by Hui-Ying Ko, Yao-Tsun Li, Day-Yu Chao, Yun-Cheng Chang, Zheng-Rong T. Li, Melody Wang, Chuan-Liang Kao, Tzai-Hung Wen, Pei-Yun Shu, Gwong-Jen J. Chang, Chwan-Chuen King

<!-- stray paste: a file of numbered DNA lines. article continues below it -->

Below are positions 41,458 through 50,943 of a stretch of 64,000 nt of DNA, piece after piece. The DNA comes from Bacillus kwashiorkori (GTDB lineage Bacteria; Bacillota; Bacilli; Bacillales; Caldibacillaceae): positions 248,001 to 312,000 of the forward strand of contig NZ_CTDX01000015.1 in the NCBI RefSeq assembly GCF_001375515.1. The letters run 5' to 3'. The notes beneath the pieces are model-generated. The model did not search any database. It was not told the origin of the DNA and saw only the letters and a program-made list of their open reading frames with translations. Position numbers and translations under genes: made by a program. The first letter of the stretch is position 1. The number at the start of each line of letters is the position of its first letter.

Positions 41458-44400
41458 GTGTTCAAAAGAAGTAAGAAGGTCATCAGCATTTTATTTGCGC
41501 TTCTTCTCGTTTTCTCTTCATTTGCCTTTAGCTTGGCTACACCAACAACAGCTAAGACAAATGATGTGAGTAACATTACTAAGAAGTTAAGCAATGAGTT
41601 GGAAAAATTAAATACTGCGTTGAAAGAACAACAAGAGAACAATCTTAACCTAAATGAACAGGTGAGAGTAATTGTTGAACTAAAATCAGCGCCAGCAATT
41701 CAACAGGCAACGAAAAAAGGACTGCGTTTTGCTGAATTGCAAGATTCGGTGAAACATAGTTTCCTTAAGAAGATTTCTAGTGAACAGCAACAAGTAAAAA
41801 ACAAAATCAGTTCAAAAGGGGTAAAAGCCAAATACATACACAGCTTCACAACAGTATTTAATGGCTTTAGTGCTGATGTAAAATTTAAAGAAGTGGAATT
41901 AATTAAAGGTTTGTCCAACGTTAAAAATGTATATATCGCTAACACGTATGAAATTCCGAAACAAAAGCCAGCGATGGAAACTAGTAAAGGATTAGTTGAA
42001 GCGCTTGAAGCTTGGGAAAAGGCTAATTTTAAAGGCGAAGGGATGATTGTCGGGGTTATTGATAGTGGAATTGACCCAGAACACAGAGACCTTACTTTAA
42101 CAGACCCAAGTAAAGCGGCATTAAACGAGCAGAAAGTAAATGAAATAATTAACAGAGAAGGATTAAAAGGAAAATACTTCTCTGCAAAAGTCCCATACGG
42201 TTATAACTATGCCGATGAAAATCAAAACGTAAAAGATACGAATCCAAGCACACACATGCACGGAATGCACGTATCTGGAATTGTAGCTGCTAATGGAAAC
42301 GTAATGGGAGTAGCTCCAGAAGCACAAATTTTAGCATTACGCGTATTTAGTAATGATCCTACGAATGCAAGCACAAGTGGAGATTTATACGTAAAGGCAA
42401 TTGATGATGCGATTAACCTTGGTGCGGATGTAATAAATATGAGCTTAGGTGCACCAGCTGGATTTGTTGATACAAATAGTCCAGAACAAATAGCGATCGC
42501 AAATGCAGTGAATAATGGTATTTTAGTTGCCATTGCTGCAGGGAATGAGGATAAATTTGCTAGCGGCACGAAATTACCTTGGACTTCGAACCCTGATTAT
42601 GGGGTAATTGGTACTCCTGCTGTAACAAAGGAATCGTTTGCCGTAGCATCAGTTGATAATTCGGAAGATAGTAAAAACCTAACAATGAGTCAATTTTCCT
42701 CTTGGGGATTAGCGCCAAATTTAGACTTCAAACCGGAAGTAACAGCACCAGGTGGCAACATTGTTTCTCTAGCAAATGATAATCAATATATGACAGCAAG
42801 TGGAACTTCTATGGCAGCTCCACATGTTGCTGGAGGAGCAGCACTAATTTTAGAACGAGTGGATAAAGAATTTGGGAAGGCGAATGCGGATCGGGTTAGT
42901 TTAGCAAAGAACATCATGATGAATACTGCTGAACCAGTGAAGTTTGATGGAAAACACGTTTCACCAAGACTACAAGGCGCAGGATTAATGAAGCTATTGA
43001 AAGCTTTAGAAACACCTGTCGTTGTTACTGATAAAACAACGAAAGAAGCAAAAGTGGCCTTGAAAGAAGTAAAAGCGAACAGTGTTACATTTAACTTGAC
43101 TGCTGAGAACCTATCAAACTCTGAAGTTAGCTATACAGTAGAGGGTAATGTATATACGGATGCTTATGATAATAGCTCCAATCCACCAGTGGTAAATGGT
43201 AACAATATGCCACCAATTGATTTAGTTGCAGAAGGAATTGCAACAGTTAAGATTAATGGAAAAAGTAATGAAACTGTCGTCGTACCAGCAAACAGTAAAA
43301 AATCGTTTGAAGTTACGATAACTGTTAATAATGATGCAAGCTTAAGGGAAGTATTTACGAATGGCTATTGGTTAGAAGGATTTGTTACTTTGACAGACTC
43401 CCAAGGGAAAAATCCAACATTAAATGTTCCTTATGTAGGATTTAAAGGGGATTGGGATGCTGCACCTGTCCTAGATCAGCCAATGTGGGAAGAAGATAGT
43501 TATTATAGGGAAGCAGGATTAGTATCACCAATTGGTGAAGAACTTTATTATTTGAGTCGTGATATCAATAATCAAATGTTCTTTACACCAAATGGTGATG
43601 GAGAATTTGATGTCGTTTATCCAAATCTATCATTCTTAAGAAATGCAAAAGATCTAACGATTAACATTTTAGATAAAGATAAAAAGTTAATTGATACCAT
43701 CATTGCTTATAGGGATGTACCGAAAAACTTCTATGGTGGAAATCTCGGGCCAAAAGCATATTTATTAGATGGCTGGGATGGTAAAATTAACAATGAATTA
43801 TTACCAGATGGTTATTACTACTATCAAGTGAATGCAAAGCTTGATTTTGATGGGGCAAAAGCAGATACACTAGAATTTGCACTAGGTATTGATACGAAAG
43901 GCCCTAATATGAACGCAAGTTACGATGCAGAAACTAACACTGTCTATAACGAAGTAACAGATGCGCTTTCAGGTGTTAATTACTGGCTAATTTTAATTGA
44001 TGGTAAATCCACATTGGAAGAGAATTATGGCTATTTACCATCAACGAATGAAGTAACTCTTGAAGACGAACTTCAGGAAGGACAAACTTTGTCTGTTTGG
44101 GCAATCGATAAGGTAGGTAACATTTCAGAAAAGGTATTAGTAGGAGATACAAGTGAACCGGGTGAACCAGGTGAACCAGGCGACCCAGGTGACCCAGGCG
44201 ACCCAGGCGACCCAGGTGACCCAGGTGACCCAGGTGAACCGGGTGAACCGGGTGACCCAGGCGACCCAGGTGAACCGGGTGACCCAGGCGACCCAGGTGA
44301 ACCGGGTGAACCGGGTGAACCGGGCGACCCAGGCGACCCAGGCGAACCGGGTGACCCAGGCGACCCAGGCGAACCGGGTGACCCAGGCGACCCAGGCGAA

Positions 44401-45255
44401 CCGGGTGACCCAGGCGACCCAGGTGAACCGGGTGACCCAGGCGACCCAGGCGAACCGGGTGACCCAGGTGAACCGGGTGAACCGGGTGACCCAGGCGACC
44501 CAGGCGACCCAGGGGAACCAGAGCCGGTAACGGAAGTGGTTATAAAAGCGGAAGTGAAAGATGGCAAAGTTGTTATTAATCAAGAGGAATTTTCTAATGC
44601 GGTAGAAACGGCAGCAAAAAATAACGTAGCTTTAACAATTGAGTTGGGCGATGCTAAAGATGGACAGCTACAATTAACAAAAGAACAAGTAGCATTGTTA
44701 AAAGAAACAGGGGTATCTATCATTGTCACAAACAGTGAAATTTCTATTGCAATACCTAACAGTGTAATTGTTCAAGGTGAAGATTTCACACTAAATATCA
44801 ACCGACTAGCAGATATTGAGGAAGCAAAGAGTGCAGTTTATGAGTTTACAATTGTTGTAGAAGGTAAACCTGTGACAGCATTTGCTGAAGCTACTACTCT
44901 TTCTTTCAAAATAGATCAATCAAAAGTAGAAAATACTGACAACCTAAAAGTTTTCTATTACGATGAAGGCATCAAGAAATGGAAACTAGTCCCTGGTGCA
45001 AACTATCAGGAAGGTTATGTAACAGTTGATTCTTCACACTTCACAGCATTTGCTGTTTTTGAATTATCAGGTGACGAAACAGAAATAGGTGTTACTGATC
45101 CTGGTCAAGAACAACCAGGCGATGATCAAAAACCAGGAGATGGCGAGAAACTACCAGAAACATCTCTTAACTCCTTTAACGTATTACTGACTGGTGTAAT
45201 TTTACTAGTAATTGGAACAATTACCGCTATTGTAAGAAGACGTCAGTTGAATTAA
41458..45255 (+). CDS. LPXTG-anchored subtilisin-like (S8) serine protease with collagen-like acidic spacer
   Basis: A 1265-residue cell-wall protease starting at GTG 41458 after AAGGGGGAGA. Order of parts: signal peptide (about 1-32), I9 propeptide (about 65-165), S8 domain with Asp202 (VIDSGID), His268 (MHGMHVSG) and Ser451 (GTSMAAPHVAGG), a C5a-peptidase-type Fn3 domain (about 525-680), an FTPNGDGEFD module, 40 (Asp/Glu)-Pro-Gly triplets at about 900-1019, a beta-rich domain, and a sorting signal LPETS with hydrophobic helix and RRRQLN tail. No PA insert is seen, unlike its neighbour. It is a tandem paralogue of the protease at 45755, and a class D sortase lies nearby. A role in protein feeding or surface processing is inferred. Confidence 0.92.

Purifying selection during dengue viral infection has been suggested as the driving force of viral evolution and the higher complexity of the intra-host quasi-species is thought to offer an adaptive advantage for arboviruses as they cycle between arthropod and vertebrate hosts. However, very few studies have been performed to investigate the viral genetic changes within (intra-host) and between (inter-host) humans in a spatio-temporal scale. Viruses of different serotypes from various countries imported to Taiwan cause annual outbreaks. During 2001–2003, two consecutive outbreaks were caused by dengue virus serotype 2 (DENV-2) and resulted in a larger-scale epidemic with more severe dengue cases in the following year. Phylogenetic analyses showed that the viruses from both events were similar and related to the 2001 DENV-2 isolate from the Philippines. We comprehensively analyzed viral sequences from representative dengue patients and identified three consensus genetic variants, group Ia, Ib and II, with different spatio-temporal population dynamics. The phylodynamic analysis suggested group Ib variants, characterized by lower genetic diversity, transmission rate, and intra-host variant numbers, might play the role of maintenance variants. The residential locations among the patients infected by group Ib variants were in the outer rim of case clusters throughout the 2001–2003 period whereas group Ia and II variants were located in the centers of case clusters, suggesting that group Ib viruses might serve as “sheltered overwintering” variants in an undefined ecological niche. Further deep sequencing of the viral envelope (E) gene directly from individual patient serum samples confirmed the emergence of variants belonging to three quasi-species (group Ia, Ib, and II) and the ancestral role of the viral variants in the latter phase of the 2001 outbreak contributed to the later, larger-scale epidemic beginning in 2002. These findings enhanced our understanding of increasing epidemic severity over time in the same epidemic area. It also highlights the importance of combining phylodynamic and deep sequencing analysis as surveillance tools for detecting dynamic changes in viral variants, particularly searching for and monitoring any specific viral subpopulation. Such subpopulations might have selection advantages in both fitness and transmissibility leading to increased epidemic severity.
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